Chandru Punjabee – the man behind a township for Sindhis
Sindhis do need a township – to enjoy the bond of kinship, to nurture the individuality and to be together.
Just imagine a million Sindhis in a township!
I met our dear friend, architect, builder and philanthropist Shri Chandru Punjabee, the man behind this movement, after a long time. We had a chat about his dream project for Sindhis. Housing. While I am not free to reveal the details at this stage, all I can say is that this would be an ultra-modern township which would have luxury towers at affordable prices, schools, colleges, hospitals and all other amenities one can think of. It would be a mega project.
While the tentative name to the project is “Sndhunagar”, it may end up as ‘Char Dhaam’. Char Dhaam because the township is going to have the replicas of the four holy places – to the scale and exact reproductions.
The replicas will have the same Feng Shui, the same Vastu that the dhaams have.
A deeply spiritual person, Chandru is talking about giving back to the society which has given him so much. The man is such a giver that he says, “The medical services would be free for the needy without humiliating the needy. It would be enough if you say that you’re needy. The hospital wouldn’t ask for proofs, salary slips and letters to establish that you’re needy.
“And while the flats would be exclusively for Sindhis, they will be free to resale to anyone, anytime.” Says the dashing and dynamic Punjabee.
At some stage, Udta Sindhi will disclose all the details about the entire project.
But at the moment a little more about this man of great enterprise.
I try to find a link between his roots and his dreams. The Punjabee family that owned acres of land and buildings in Pakistan, came penniless to Mumbai. Chandru’s father had the showrooms of luxury cars like Plymouth and Dodge in Quetta. He married just a month before the partition and came to Bombay carrying small amount, insignificant if seen in the context of the huge assets they had.
He wanted to start construction business and received an order for construction material from Century Rayon. Punjabees purchased a piece of land to quarry stones and other material. Unfortunately, the land yielded only mud. Suffering losses in the very first project, he got a job at a salary of Rs 150 a month.
Chandru was born in one of the military barracks given to his father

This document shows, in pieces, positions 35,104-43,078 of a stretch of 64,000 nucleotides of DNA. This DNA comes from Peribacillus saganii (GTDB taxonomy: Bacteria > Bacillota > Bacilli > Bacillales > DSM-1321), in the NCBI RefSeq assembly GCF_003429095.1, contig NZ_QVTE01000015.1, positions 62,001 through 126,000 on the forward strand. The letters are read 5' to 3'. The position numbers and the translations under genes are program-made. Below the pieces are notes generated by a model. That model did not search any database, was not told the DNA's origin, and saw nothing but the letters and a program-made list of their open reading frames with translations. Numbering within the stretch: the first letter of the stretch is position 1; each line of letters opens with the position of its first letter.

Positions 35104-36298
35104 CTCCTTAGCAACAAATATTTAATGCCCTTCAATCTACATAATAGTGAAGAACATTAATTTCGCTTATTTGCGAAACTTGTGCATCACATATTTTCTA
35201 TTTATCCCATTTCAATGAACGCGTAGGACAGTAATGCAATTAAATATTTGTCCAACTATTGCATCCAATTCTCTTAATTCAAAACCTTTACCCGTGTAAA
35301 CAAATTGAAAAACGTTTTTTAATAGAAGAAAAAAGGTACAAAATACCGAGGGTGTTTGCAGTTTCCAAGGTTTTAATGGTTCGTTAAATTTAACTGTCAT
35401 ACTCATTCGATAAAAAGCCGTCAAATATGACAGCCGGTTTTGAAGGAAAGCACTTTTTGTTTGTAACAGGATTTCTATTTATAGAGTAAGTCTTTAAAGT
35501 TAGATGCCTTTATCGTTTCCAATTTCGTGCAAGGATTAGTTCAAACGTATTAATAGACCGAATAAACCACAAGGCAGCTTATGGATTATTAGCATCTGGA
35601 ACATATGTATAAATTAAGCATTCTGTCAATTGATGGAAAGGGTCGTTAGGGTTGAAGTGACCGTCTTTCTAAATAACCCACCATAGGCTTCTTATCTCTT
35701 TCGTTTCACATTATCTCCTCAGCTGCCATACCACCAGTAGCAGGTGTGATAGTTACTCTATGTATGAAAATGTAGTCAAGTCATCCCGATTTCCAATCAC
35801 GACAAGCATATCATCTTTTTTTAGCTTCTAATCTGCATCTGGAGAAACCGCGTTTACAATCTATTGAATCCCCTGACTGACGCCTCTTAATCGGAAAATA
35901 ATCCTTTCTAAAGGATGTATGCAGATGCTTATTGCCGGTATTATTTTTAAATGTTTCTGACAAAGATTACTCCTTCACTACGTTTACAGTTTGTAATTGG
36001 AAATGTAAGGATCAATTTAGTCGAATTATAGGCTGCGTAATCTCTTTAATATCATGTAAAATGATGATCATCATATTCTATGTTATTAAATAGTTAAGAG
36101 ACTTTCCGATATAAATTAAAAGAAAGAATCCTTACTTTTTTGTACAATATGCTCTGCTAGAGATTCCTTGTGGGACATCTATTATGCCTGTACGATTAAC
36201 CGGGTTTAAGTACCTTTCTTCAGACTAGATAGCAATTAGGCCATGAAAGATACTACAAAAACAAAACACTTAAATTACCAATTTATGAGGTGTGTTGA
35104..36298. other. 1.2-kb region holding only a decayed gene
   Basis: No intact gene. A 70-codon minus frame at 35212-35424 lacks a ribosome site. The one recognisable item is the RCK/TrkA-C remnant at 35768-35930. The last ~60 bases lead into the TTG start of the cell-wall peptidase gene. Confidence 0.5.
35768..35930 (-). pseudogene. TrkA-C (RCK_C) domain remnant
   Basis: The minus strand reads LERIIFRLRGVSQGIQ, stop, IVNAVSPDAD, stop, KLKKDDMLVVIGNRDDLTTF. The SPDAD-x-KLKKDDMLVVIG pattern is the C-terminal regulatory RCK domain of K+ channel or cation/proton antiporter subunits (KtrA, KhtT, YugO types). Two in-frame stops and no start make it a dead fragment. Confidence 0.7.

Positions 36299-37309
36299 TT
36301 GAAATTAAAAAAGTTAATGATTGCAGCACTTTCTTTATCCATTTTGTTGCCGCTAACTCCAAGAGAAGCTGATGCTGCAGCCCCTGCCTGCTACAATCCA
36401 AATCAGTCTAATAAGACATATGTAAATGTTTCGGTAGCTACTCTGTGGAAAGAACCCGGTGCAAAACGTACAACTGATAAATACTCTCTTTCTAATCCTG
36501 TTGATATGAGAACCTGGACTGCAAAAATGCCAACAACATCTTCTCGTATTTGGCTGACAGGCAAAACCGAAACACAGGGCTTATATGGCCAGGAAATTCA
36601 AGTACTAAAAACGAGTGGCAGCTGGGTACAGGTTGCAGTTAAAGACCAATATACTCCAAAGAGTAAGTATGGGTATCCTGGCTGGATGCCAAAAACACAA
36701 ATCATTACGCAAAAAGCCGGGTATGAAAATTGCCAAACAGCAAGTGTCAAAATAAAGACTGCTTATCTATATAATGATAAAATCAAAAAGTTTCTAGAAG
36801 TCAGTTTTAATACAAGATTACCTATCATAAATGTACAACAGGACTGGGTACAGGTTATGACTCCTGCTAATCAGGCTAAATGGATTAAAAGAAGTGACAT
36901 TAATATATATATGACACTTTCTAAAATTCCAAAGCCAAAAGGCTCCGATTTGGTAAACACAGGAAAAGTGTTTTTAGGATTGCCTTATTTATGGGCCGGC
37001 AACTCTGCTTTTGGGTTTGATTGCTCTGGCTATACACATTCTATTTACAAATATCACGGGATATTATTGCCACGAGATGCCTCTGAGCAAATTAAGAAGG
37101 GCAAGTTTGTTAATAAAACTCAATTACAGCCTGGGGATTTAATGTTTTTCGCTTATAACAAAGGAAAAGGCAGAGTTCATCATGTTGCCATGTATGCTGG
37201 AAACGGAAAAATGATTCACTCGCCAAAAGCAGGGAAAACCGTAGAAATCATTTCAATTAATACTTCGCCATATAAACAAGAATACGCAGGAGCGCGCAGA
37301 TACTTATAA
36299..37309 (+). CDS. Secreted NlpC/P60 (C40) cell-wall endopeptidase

in Ulhasnagar. He and his siblings are the products of this period of struggle and need. He grew up to be an architect and a builder.
But for Punjabee, who has moved from Ulhasnagar to Colaba and then to Juhu, Ulhasnagar has always remained Sindhunagar, a name given to it informally by the Sindhis who lived there.
Decades back, my maternal aunt Sita B Advani, who lived in Khar, told us that the building she lived in had been acquired by a Sindhi builder. He wanted to redevelop it and also to have his offices in the same building.
By the time I could meet her, in a fast development, she had sold her flat and shifted to another building.
She told me that, “I thought they might harass me, as often happens in Khar and Bandra, specially because of his Shiv Sena connections, but the builder is a real gentleman. He was so polite and kind enough to offer me more than the market rate. His office also helped me find another flat a little away in an equally good area.”
“Who is the builder?” Curious, I asked her.
“Chandru Punjabee.” she said promptly. Shiv Sena had started its Sindhi wing during the same period and, close to Sena Supremo Bal Thackeray, Punjabee headed this wing.
Chandru was already a well known name with his social activities and philanthropy. Starting in early ’80s, with an association with Andheri Sindhi Panchayat, to help the needy Sindhis in assisting them with the marriage expenses, he found himself being approached by several organisations.
Chandru never says ‘no’ when asked to help a good community cause.
He went on growing in stature. There was a time when he used to be invited as a Chief Guest by almost every Sindhi organisation and panchayat to celebrate Cheti Chand, the Sindhi New Year, festival. This is when began his association with Sindh Panchayat Federation. Nari Gursahani, a prominent lawyer and the President of The Federation welcomed him to become the Vice President of the biggest organisation of Sindhis.
Today, he is the President of this umbrella body of all the Sindhi panchayats in India and abroad.
Besides in Mumbai, Chandru Punjabee has offices in Dubai and London. His son Harsh Chandru Punjabee is in entertainment business and has acquired two channels.